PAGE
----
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Hayana Kim (김하야나)

A photograph of Hayana Kim

Hayana Kim (김하야나)

Assistant Professor, Department of East Asian Languages and Literature


350 Hagerty Hall
1775 College Road
Columbus OH 43210

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Areas of Expertise

  • Theatre, Drama, and Performance Studies


  • Ph.D. Northwestern University.

Hayana Kim is an interdisciplinary performance historian of twentieth and twenty-first century South Korea. Her research centers around cultures of democracy in post-Yusin South Korea. Her teaching is at the intersections of East Asian Studies, Asian Diaspora Studies, and Theatre and Performance Studies.

Kim is currently working on her book manuscript entitled, Embodying Democracies: The Gwangju Uprising, Women, and the Power of Mourning in South Korea. This project, which is based on extensive archival and ethnographic research, investigates the role of the body and affect in advancing democracy in South Korea. Placing women artists and activists at the center of her research, the work illuminates the profound impact grassroots women in Gwangju have had in facilitating a turn from dictatorship to democracy in South Korea, through which to offer a feminist and performative history of the Gwangju Uprising. 

Kim’s work has been recognized with multiple prestigious fellowships, receiving support from the Mellon/SSRC International Dissertation Research Fellowship (2018-19), Mellon/ACLS Dissertation Completion Fellowship (2020-21), and Global Impacts Graduate Fellowship by the Roberta Buffett Institute for Global Affairs at Northwestern University (2021-22, declined). In 2022, her dissertation also received support from the University of Iowa’s Korean Studies Research Network (KoRN) in the form of a dissertation workshop, funded by the Korea Foundation.

Five publications based on her research have appeared or will appear in Asian Theatre Journal, a peer-reviewed journal (2021), and in edited collections published with the Cambridge University Press (2020), Chonnam National University (2020, in Korean), University of Michigan Press (forthcoming) and the Duke University Press (forthcoming). She is also the recipient of awards such as the International Federation for Theatre Research’s Helsinki Prize (2021), Association for Theatre in Higher Education/Association for Asian Performance’s Emerging Scholars Award (2020), and Association for Theatre in Higher Education/Performance Studies Focus Group’s Emerging Scholars Award (2017). Currently, she is the Graduate Student Representative for Association of Asian Performance (2022-24).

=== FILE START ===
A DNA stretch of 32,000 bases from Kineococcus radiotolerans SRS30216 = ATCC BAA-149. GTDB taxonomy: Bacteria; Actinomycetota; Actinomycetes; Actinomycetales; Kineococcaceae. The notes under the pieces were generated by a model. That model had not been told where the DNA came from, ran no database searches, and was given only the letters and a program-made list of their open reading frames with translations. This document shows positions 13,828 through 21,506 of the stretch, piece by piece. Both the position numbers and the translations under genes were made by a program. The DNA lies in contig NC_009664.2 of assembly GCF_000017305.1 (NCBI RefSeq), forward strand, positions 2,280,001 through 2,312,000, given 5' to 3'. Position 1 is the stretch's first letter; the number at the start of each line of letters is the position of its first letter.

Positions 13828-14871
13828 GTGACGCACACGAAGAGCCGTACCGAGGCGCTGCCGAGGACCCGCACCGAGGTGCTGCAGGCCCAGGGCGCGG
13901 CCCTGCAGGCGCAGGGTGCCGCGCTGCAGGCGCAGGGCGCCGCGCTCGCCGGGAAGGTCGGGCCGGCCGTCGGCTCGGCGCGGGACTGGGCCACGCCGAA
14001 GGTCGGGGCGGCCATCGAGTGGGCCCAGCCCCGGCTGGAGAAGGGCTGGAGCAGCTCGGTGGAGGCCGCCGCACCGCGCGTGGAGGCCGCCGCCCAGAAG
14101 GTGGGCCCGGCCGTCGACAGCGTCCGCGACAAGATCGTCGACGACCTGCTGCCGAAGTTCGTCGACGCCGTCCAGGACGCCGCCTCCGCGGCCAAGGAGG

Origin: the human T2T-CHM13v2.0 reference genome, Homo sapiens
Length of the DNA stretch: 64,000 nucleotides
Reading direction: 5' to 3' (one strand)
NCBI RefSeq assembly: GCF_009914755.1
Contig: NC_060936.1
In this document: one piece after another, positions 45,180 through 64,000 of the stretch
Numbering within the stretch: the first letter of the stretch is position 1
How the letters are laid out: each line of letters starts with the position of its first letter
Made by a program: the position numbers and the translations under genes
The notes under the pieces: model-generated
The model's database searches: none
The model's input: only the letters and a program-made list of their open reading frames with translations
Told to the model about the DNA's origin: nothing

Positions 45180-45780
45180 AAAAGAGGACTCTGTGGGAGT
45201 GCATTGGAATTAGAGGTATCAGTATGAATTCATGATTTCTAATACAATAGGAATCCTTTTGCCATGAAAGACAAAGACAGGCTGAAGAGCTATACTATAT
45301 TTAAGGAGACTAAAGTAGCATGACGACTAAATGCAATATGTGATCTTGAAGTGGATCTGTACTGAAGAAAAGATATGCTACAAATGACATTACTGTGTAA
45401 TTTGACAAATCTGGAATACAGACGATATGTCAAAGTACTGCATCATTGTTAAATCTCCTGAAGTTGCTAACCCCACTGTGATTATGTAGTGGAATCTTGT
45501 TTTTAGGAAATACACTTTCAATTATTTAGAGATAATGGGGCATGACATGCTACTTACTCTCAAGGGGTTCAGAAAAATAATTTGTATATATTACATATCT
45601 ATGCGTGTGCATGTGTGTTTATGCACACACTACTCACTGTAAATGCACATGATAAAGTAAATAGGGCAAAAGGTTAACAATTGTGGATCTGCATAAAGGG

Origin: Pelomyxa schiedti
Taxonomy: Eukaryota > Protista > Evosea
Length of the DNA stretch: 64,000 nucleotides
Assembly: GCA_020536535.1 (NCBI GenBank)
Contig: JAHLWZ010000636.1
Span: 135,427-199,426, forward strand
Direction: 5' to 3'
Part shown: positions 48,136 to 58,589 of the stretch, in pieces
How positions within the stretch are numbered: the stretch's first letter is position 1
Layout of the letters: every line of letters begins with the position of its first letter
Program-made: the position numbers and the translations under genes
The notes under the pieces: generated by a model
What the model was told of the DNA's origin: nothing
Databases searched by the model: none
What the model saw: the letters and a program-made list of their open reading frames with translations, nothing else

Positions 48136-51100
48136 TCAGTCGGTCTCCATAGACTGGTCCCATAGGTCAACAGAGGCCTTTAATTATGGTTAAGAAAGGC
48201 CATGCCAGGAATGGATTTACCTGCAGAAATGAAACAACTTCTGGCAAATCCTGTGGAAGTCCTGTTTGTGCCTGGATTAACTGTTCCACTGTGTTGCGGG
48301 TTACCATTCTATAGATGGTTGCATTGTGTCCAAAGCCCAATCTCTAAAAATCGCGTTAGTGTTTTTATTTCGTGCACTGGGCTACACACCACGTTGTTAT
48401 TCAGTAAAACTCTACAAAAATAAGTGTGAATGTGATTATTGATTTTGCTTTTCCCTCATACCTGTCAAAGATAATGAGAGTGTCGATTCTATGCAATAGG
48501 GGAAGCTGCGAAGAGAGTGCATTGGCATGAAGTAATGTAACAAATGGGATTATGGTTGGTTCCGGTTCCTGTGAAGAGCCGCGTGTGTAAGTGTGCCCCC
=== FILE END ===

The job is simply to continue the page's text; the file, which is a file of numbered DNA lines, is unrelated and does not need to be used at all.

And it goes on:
Public-facing scholarship is an essential part of her scholarship. In 2014 and 2015, she worked as a research assistant for the National Theatre Company of Korea’s production of Macbeth and King Lear. In 2017, she worked as research assistant for Dr. Dani-Snyder Young for the Chicago-based A-Squared Theatre and Halcyon Theatre’s production of American Hwangap. From 2018 to 2019, during her field research in South Korea, she wrote numerous op-eds and essays in Korean language newspapers and newsletters, giving a talk at the National Assembly, the legislative body of the Korean government, calling for the recognition of women’s contribution to Korean democracy. During this time, she also worked at the Ministry of Defense and at the Association of the Persons Wounded in the May 18 Democratization Movement, serving as a research assistant to a task force team to prepare the launching of the May 18 Democratization Movement Truth Commission. After returning to the US, she continues to publish both in Korean and in English, intending that her work reaches multilingual readers. She also engages with local communities, speaking, for example, annually at the HANA Center, one of the largest Korean non-profit community organizations in Chicago, sharing her research on cultures of democracy in South Korea.

Before coming to the Ohio State University, she taught in the Department of East Asian Languages and Cultures at Washington University in St. Louis; in the Performing Arts Department at Washington University in St. Louis; and, in the Department of Theatre at Northwestern University. At the Ohio State University, she will teach courses such as “KOREAN 2451 Korean Literature in Translation” and “KOREAN 5455 Interdisciplinary Courses in Korean Art, Music, Film, and Theatre: Performing Korean Diasporas,” the latter of which is offered to students at Michigan State University and the University of Michigan, taught as part of Big Ten Academic Alliance (BTAA) e-School.